The Wonderful World of Wikis

The term wiki has been used for a while now, the most famous one being Wikipedia. Most people have accessed Wikipedia for quick bites of information but few have ever edited it. Herein lies the problem, who are the editors and where are they drawing their ideas from? It has to be said, that we generally hold a dim view of Wikipedia content – but are we being too critical? Many of the editors have spent time researching their subjects and supply references to support their claims. The key to using Wikipedia (as with any website) is to find the originally sourced materials and check their credentials.

Most people, when they first learn about the wiki concept, assume that a Web site that can be edited by anybody would soon be rendered useless by destructive input. It sounds like offering free spray cans next to a grey concrete wall. The only likely outcome would be ugly graffiti and simple tagging, and many artistic efforts would not be long-lived. Still, it seems to work very well.

Ebersbach, Anja (2008), Wiki: Web Collaboration, Springer Science+Business Media,

Baker (2008) writes about his experience of becoming a wiki editor – you might find this interesting especially if Wikipedia is still something of a mystery to you.

Characteristics of wikis

Ward Cunningham and co-author Bo Leuf, in their book The Wiki Way: Quick Collaboration on the Web described the essence of the Wiki concept as follows:

  • A wiki invites all users to edit any page or to create new pages within the wiki Website.
  • Wiki promotes meaningful topic associations between different pages by making page link creation almost intuitively easy and showing whether an intended target page exists or not.
  • A wiki is not a carefully crafted site for casual visitors. Instead, it seeks to involve the visitor in an ongoing process of creation and collaboration that constantly changes the Web site landscape.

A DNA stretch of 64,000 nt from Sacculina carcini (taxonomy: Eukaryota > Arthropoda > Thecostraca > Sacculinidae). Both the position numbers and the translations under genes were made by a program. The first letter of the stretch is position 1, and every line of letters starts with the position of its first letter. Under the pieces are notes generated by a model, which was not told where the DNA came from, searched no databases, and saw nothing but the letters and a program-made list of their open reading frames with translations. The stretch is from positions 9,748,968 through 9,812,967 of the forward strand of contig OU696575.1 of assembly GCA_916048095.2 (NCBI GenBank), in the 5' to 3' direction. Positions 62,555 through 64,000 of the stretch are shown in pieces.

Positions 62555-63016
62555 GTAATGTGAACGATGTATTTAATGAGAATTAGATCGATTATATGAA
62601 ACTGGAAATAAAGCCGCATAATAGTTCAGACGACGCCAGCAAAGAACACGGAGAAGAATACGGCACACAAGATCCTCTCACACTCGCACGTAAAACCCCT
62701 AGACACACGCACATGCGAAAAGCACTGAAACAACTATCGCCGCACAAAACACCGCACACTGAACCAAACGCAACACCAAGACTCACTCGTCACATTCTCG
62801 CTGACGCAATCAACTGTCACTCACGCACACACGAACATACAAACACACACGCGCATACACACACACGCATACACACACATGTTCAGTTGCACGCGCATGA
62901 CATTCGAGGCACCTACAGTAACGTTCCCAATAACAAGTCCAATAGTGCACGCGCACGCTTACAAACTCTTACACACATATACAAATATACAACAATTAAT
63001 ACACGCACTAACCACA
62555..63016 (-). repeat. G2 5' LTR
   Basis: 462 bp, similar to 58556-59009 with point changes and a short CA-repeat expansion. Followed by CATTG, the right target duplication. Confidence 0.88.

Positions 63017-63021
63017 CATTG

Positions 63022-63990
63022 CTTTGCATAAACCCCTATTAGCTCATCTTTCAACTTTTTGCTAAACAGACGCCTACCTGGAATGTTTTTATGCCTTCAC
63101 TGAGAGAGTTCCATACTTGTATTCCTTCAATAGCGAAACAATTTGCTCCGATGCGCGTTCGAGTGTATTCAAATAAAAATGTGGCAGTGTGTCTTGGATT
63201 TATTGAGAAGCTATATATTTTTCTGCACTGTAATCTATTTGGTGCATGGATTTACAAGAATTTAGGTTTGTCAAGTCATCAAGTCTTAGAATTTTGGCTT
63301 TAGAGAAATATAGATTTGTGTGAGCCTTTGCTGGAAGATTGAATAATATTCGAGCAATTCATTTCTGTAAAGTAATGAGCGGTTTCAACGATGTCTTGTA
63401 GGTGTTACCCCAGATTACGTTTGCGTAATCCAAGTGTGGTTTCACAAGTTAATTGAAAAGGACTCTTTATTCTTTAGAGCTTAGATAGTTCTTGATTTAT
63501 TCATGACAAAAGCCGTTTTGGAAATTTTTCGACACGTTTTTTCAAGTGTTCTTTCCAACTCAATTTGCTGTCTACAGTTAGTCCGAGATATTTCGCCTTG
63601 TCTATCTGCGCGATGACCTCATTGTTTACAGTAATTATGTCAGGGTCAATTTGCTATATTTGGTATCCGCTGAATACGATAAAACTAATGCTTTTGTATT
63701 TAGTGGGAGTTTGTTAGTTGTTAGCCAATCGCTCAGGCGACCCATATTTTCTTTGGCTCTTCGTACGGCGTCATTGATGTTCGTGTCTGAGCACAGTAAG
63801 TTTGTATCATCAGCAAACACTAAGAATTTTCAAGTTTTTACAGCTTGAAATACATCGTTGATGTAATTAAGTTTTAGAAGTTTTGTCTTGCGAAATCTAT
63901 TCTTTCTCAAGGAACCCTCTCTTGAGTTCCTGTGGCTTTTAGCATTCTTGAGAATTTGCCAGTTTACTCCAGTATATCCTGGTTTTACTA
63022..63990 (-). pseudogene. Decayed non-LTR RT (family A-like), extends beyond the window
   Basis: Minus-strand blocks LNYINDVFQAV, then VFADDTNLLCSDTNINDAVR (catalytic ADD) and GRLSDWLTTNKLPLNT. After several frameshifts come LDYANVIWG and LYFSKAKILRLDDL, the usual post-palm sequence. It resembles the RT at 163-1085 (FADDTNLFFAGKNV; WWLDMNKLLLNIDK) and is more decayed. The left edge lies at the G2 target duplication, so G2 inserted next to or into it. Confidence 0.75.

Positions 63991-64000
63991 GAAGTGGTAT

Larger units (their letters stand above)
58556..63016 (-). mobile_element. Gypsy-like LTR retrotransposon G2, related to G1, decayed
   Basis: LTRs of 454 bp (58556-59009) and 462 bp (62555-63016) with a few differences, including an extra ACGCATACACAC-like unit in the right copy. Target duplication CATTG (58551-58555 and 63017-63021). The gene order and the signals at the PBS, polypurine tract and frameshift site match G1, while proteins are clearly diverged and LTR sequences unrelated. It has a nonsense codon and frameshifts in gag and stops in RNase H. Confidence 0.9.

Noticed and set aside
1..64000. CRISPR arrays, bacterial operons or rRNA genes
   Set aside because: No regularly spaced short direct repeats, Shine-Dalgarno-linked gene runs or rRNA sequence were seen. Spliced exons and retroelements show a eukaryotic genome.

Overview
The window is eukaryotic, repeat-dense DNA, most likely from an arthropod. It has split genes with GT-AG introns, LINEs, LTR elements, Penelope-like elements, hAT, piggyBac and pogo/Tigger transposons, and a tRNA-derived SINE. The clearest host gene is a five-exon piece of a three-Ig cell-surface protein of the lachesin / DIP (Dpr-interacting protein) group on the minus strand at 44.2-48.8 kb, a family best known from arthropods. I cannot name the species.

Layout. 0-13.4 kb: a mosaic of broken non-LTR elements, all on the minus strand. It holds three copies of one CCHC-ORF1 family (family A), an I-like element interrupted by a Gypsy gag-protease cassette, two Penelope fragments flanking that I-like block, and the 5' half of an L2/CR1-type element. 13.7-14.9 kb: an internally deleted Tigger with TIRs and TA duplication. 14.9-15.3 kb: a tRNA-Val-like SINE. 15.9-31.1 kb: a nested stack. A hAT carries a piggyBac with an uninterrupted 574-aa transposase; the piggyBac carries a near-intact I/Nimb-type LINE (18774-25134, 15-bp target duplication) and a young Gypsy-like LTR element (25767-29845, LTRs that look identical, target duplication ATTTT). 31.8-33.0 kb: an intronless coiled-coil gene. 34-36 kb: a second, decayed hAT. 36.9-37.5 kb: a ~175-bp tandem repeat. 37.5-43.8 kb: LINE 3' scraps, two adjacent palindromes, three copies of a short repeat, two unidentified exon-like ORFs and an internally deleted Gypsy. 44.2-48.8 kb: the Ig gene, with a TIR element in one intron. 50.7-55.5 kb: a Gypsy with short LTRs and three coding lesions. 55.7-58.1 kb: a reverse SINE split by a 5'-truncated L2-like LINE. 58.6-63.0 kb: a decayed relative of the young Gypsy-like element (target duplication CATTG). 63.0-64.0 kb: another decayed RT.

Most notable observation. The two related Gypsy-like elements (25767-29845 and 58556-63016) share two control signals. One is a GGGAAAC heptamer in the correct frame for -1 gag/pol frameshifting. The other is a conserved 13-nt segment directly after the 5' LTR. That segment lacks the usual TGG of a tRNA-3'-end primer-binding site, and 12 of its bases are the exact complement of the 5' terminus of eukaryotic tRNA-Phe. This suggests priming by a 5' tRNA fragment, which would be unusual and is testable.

• A wiki enables communities to write documents collaboratively.  A single page in a wiki website is referred to as a “wiki page”, while the entire collection of pages, which are usually well interconnected by hyperlinks, is “the wiki”. A wiki is essentially a database for creating, browsing, and searching through information. A wiki allows for non-linear, evolving, complex and networked text, argument and interaction.
  • A defining characteristic of wiki technology is the ease with which pages can be created and updated. Generally, there is no review before modifications are accepted.  Many edits can be made in real-time and appear almost instantly online.

Wikis in the classroom or online

The characteristics of wikis outlined above, demonstrate the value of using one to engage students in a collaborative activity. This may include:

Creating a table of information from various sources, where each student contributes something – as Sheila McLaughlin used in her marketing module.

Other examples

For collaboration in groups….

Virtual field trip Have your students research far away places they would like to go on a field trip, and get them to share images and information about the location.